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The return of El Niño – are we ready?

By FAO Regional Office for Africa

ACCRA, Ghana – The alarm bells are sounding – according to the United States National Weather Service, El Niño has returned.

While the world gears up for what it will bring this year, Southern Africa is still reeling from the impact of devastating cyclones, storms, torrential rains, and flash floods of the past year, affecting large swaths of inhabited and cropped lands and damaging critical social and economic infrastructure and fisheries equipment. Yet, the region is in a much stronger position for El Nino’s return than seven years ago.

With early warning and early action in the region, preparations are underway to ensure that the lessons learned minimize the risks ahead.

“As we prepare for the impact of El Niño, we are confident that the lessons learned, expertise gained, and synergies built across Southern Africa during the last response, and the strong resilience-building effort that followed that major drought puts us, member states, and our partners in a position to respond effectively,” says Lewis Hove, resilience team leader, Southern Africa.

It is vital to support governments of high-risk countries in strengthening their drought preparedness and response capacity. Sufficient drought-resistant agricultural inputs must be integrated into existing supply chains to keep smallholder farmers and agro-pastoralists productive and communities nourished. It is equally vital to continue investing in drought monitoring structures that provide decision-makers with the necessary, timely information to safeguard lives and livelihoods.

FAO has continued strengthening national and local capacities to respond to El Niño and other shocks that arise. The Organization has also invested in policies and mechanisms to ensure it is more agile in responding to local, national, and subregional emergency needs, working with member states and partners to ensure the necessary agricultural inputs are not in short supply.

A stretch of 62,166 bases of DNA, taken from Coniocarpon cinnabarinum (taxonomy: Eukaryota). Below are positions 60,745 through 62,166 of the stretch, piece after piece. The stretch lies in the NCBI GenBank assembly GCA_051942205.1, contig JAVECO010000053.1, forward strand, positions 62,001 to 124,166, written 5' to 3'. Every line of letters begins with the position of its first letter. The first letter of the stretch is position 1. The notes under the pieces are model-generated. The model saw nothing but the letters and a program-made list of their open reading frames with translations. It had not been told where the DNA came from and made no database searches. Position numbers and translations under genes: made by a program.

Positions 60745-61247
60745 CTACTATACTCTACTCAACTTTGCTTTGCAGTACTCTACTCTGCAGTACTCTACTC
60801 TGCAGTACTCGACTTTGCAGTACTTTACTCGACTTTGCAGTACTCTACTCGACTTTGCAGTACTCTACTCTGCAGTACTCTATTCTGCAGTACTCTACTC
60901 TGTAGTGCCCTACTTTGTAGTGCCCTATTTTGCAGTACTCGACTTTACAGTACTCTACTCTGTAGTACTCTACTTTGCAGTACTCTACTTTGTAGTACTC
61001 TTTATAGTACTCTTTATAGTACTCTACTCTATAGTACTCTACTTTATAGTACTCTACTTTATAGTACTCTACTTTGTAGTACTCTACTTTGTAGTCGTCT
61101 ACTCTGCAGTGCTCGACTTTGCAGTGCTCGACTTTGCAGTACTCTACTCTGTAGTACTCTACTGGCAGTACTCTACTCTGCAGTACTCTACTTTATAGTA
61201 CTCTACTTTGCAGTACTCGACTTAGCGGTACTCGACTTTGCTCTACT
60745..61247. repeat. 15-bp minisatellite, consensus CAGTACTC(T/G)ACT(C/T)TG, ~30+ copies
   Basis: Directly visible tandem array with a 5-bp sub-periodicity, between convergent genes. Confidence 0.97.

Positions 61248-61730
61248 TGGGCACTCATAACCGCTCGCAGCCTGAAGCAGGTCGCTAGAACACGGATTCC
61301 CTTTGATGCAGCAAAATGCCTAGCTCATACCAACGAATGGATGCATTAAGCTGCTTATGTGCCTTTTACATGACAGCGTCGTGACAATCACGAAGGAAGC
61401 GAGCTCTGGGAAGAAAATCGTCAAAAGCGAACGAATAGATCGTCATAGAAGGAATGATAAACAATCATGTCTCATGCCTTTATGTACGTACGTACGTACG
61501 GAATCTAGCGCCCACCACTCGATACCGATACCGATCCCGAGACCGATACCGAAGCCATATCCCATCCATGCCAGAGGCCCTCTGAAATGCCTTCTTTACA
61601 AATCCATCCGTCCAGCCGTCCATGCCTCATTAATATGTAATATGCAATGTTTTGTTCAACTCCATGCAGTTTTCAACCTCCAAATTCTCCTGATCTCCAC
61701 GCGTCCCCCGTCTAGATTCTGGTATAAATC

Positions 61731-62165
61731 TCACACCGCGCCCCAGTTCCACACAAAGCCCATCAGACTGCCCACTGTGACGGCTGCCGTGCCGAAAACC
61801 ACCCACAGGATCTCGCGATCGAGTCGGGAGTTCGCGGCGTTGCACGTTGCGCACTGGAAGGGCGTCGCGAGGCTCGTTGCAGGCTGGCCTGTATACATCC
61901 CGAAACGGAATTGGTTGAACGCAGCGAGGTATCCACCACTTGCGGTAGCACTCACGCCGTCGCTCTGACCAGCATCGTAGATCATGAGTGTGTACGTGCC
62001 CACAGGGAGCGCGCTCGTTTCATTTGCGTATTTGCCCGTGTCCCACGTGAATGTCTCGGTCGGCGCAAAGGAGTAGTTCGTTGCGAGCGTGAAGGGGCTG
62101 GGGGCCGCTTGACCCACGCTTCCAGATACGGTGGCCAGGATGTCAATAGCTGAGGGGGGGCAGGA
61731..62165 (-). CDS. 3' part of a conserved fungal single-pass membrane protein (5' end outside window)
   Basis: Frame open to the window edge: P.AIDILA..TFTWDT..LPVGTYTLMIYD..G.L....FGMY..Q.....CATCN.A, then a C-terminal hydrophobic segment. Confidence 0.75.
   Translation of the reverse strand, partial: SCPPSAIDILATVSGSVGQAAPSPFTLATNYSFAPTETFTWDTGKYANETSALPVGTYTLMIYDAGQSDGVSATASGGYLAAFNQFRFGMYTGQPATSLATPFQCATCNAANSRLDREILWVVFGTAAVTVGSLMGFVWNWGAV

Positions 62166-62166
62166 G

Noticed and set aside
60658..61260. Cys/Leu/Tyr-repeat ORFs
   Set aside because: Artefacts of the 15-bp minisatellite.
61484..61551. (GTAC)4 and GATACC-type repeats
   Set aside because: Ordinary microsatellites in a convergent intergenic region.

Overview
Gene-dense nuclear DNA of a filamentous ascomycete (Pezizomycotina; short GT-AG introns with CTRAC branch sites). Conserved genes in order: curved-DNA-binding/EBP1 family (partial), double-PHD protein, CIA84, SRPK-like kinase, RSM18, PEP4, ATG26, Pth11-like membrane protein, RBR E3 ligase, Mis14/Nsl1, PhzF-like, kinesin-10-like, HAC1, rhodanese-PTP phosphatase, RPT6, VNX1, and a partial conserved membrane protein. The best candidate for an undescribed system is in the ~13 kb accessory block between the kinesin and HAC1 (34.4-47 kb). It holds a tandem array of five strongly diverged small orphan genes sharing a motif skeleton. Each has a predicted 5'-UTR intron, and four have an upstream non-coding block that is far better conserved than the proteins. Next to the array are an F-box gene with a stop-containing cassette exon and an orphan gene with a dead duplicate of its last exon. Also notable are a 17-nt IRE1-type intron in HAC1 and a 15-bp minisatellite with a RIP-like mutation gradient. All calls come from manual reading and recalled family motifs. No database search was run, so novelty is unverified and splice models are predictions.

The biggest takeaway that will ensure a successful response to El Niño is governments, local communities, and partners’  ability to build response plans on long-term resilience programmes instead of stand-alone interventions.

A known foe

In the 2015/16 rainfall season, El Niño wreaked havoc across Southern Africa, inducing the worst drought in over 35 years. This El Niño was part of a series of disasters that left over 40 million people acutely food insecure. The most seriously affected countries were Botswana, Eswatini, Lesotho, Madagascar, Malawi, Mozambique, South Africa, and Zimbabwe, with widespread crop failure, low production, and dried-up community watering points for people, livestock, and agriculture. It also caused a massive loss of assets and income.

The El Niño-induced drought hugely impacted people’s livelihoods. Food prices skyrocketed as a result, with countries relying on expensive imports to make up for local and national food deficits. The most affected commodity was maize, the primary staple food in the region. Its price rose significantly above international prices, doubling in Malawi and Mozambique. The drought also ravaged livestock production due to a lack of pasture and water, leading to significant animal deaths in Eswatini, Lesotho, South Africa, and Zimbabwe.

A swift, multi-pronged response